One idea that I think is demonstrably bad, is the idea that religion should shape public policy. The idea that people, whether they are part of a faith or not, should have their free speach and other behavior restricted ONLY because it is called for by that religious faith, not because it can be proven to cause harm to individuals or property. This is a BAD idea regardless of who is pushing it or how they are doing it.

Now before you get back on that train, it is absolutely true that Muslim fundamentalists are behaving much, much, much worse than Christian fundamentalists. That doesn't change the fact that both have the same BAD idea about religion's role in government. They are BOTH WRONG for it, and should be called on it.

Z

thecobrasnose said...

Z--It's entirely permissible for religion to inform an elected official’s opinions. If you disagree with those opinions, vote against that person. That’s how it goes in this great Republic of ours, and trust me it doesn’t lead to anybody’s utter happiness and contentment.

Anonymous said...

Cobra-

I am registered and I vote. (It sometimes is an exercise in futility, but I do it anyway.) I don't recall attacking our democracy. I don't recall saying that certain political opinions should be illegal. I recall pointing out that trying to enshrine parts of religion into law is a bad idea. What is your opinion of that point?

Z

thecobrasnose said...

Z--I agree with your latest point. Here's the one that I disagree with:

One idea that I think is demonstrably bad, is the idea that religion should shape public policy.

The opinions of people with religious views shape public policy. A Catholic whose religious views persuade him or her that abortion is wrong will likely try to restrict abortion, for example. If you find that tendency intolerable, vote against that person if he or she stands for office. If the person wins and introduces legislation forbidding, say, partial birth abortion, vote against it or agitate for other officials to vote against it on your behalf. Maybe the law will pass anyway—but, that's not the same as fundamentalists forcing everybody to live under a theocracy.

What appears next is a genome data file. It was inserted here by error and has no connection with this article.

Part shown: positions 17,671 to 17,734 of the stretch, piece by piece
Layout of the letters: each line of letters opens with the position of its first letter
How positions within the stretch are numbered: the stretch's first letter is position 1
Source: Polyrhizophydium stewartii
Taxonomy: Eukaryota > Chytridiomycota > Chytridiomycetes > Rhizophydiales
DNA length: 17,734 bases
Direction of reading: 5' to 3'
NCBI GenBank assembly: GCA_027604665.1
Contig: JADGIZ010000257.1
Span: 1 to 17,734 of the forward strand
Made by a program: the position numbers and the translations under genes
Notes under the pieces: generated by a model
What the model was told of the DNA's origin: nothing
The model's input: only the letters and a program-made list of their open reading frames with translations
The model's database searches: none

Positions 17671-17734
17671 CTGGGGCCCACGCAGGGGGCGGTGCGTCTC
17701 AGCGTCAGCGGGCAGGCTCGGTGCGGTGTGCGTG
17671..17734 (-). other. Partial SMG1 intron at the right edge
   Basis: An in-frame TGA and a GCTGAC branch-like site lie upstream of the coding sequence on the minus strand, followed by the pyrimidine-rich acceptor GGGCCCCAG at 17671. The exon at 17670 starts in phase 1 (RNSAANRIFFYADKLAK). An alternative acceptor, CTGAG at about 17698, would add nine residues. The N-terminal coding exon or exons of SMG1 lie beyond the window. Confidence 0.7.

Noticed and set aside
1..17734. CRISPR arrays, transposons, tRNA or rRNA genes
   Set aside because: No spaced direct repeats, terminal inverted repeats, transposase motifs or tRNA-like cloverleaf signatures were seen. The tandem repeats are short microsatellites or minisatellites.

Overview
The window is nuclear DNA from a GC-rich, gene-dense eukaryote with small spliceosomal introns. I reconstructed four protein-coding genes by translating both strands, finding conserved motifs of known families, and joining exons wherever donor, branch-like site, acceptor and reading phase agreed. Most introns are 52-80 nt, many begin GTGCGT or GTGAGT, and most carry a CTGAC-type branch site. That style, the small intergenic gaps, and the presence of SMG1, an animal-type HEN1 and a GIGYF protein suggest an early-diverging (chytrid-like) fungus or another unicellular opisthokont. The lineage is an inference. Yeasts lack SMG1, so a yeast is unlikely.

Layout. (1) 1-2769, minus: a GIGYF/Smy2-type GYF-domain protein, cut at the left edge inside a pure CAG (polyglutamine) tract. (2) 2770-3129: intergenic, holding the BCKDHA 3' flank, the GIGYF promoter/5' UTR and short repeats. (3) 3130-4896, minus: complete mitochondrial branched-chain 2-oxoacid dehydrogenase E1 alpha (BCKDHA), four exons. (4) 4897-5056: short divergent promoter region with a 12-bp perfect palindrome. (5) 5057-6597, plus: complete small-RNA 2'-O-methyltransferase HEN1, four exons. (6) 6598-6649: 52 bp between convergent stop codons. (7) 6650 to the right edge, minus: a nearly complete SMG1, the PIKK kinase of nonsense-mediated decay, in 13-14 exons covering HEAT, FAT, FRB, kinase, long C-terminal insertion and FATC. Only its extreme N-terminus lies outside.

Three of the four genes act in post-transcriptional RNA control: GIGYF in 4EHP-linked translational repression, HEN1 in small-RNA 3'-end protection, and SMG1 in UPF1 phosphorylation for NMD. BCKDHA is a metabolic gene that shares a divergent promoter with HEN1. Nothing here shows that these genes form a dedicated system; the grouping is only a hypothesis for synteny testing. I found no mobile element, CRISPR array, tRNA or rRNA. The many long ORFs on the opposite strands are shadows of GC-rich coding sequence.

Consider for a moment that laws forbidding religious persecution in the country originated with William Penn—a member of The Society of Friends, aka the fringe cult Quakers, and not with a secular philosophy. Next, consider that the men and women who are on the front lines guaranteeing the freedoms of this nation are overrepresented by people from conservative religious homes and backgrounds. Then you might begin to understand why the supposed threat of a looming conservative Christian takeover in the US seems pretty unlikely to most Americans.

Revenant said...

Do you see the problem in this paragraph? The religious right is "willing to use force" how? By supporting anti-sodomy laws! How are laws written, or enforced? Through the democratic process.

You're making the mistake here of assuming that, because something happened via democratic processes, its enforcement can't qualify as coercion. "Do what we say or we'll lock you in prison" is most definitely coercion. It might also be legal and democratic, but that doesn't make it non-coercive.

Look at it this way: would Muslim violence be any more acceptable if the Muslim world got together and voted to kill all the blasphemers instead of just doing it on an ad hoc basis? I don't think so; violations of basic human rights don't magically become ok just because 51% of the population got behind the idea.

Anonymous said...

Cobra-

Ok to me each of the three sentences below basically says the same thing:

One idea that I think is demonstrably bad, is the idea that religion should shape public policy.

The idea that people, whether they are part of a faith or not, should have their free speach and other behavior restricted ONLY because it is called for by that religious faith, not because it can be proven to cause harm to individuals or property.

..trying to enshrine parts of religion into law is a bad idea.

You brought up abortion as an example of when it should be OK for people's religion to be inserted in politics. I would have to disagree with you here. Basically, religion gets confounded with abortion all the time (because many faiths take an anti-abortion stance), however, the central issue is a legal and medical one. We all agree that killing human beings is wrong (serial killers excluded). However, we can't all agree when life begins. Therefore, we don't all agree that abortion is wrong.

The important thing here is that religion and morality are seperate things. Religion may inform morality, but you can be a moral person with or without religion. Religious people are not always moral and vice versa.

When people insert religion into politics, it is a cop out. It is never good enough to say, 'This is wrong because MY God said so, and you had better respect it.' You have to make a convincing argument for WHY it is wrong. Ideas matter.